If a Tree Falls in the Woods, is the Business a “Going Concern”?

If a Tree Falls in the Woods, is the Business a “Going Concern”?

According to the Ninth Circuit, the answer to the question posed in the title of this blog post is “Absolutely.” This case involved a limited partnership owning timberlands that was formed 15 years prior to Mr. Natale B. Giustina’s death. After the family’s lumber mills were sold, timberlands owned for decades within the family’s business entities were transferred to a new partnership in order to effect a family ownership and management restructuring.

The timberlands continued to be held and managed by the partnership and there was no desire or intention to liquidate these assets at the time of Mr. Giustina’s death. In Tax Court, Judge Morrison opined that 25% weight ought to be given to the liquidation value of the partnership, and 75% weight ought to be given to its going concern value, which was determined through a capitalization of cash flow method.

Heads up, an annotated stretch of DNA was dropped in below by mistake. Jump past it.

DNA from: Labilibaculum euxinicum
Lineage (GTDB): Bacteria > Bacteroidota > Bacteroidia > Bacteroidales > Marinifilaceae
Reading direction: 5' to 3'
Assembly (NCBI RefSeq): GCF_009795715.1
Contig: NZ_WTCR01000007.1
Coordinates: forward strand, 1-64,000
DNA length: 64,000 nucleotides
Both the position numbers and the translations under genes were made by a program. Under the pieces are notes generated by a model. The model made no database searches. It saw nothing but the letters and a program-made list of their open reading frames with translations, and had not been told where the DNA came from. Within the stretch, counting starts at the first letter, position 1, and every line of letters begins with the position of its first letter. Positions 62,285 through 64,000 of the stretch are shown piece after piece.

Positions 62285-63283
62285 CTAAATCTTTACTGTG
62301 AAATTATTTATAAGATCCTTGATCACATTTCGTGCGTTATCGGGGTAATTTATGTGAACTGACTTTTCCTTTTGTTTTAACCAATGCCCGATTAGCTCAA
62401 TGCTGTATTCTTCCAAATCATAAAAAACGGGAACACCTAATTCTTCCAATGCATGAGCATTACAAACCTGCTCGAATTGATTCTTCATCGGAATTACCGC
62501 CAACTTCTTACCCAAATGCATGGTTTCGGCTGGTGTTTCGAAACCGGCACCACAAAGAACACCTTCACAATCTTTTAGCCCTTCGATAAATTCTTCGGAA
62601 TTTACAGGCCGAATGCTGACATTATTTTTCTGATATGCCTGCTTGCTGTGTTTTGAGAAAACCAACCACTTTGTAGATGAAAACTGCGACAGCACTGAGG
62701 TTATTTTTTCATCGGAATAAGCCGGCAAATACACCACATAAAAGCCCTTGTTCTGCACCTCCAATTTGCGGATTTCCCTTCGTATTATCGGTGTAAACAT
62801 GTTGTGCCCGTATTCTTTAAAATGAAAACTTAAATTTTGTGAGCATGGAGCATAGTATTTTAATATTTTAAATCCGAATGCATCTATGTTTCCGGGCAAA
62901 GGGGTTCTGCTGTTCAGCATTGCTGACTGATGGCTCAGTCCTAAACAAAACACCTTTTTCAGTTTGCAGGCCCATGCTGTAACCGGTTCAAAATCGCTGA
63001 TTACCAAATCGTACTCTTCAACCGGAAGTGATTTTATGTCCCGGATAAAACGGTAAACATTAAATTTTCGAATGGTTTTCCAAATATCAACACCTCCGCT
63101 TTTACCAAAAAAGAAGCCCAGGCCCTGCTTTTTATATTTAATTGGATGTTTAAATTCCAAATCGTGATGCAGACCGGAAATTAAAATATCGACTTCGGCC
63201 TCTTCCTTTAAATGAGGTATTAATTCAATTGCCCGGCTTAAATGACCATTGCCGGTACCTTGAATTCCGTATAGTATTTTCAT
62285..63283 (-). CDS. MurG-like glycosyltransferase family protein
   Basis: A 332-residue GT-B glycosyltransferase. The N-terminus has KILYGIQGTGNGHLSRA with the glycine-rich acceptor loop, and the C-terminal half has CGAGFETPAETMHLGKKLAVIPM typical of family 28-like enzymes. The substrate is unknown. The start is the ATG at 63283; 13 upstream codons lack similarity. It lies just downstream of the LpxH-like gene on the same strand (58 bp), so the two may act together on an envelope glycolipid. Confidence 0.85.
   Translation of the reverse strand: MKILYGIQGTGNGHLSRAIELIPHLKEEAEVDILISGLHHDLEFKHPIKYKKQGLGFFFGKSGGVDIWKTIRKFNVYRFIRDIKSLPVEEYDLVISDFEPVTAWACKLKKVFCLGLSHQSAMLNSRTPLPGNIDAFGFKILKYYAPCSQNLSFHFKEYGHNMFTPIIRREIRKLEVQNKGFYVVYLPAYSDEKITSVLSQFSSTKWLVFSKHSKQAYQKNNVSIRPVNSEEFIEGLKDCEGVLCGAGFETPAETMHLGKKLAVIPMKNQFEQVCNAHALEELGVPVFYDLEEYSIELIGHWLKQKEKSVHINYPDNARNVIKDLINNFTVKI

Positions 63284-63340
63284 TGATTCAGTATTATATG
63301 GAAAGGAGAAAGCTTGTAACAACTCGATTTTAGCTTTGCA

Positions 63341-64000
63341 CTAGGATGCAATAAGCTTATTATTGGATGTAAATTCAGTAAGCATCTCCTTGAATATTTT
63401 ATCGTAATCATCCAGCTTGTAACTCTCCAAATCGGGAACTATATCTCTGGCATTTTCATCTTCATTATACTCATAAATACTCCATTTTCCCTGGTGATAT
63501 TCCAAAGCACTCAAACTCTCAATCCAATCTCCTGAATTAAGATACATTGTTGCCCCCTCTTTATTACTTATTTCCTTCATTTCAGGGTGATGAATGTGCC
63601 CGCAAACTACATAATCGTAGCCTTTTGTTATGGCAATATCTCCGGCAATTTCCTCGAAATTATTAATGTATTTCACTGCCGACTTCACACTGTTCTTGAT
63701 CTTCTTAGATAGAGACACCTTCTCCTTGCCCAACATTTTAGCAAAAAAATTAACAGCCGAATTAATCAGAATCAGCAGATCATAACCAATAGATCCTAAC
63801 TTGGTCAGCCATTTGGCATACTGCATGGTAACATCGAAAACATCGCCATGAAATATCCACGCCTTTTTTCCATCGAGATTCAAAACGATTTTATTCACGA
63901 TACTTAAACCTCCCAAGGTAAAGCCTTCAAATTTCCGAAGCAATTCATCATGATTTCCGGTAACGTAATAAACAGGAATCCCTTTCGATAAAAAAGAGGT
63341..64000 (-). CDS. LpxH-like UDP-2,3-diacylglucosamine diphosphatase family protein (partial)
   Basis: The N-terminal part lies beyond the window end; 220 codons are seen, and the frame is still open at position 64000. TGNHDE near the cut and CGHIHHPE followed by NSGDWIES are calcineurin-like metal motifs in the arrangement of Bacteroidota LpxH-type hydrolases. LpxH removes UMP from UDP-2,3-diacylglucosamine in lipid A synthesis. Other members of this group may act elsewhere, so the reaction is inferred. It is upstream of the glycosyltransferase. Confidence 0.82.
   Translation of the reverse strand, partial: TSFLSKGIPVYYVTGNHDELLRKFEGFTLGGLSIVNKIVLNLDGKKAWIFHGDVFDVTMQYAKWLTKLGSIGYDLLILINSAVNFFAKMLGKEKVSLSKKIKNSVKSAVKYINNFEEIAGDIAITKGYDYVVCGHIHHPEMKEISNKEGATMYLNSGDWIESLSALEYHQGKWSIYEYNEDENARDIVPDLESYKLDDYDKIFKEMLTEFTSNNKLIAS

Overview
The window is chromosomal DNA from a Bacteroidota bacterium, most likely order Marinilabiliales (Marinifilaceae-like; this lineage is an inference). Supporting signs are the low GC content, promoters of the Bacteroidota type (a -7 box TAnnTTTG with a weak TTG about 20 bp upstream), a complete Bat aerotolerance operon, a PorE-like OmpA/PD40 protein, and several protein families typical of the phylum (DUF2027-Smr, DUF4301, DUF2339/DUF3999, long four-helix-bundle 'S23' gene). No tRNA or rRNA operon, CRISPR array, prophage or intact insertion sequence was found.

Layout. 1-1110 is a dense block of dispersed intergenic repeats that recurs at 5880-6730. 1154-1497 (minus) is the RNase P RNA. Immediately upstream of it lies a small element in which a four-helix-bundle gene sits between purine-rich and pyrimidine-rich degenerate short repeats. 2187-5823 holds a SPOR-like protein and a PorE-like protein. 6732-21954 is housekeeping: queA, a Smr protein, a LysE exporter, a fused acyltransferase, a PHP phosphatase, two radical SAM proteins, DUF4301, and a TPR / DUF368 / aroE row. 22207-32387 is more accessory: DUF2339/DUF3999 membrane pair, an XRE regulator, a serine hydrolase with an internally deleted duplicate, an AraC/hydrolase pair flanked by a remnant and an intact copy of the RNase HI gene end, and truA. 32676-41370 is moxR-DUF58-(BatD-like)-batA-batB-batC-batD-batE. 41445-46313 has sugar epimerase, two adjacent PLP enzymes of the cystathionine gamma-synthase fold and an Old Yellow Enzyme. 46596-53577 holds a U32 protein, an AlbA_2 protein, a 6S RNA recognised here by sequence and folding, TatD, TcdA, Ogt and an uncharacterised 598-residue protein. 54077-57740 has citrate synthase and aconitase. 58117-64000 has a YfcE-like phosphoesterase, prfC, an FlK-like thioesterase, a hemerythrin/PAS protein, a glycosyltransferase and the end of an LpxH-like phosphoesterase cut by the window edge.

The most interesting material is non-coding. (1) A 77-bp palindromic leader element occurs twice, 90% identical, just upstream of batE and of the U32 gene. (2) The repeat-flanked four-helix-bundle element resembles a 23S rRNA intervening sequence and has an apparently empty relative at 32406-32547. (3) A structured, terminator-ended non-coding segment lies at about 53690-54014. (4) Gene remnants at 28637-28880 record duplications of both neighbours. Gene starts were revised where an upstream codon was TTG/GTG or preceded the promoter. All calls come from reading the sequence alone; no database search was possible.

In a brief but acerbically written decision, the Ninth Circuit concluded that Giustina Land & Timber Co. Limited Partnership must be treated as a going concern when valuing a 41.128% limited partnership interest, as there was no indication of any desire by the general partner to liquidate assets.

For more information and MPI commentary on this decision, download the full article here.

For additional court case summaries and other MPI insights, please visit our resources page.

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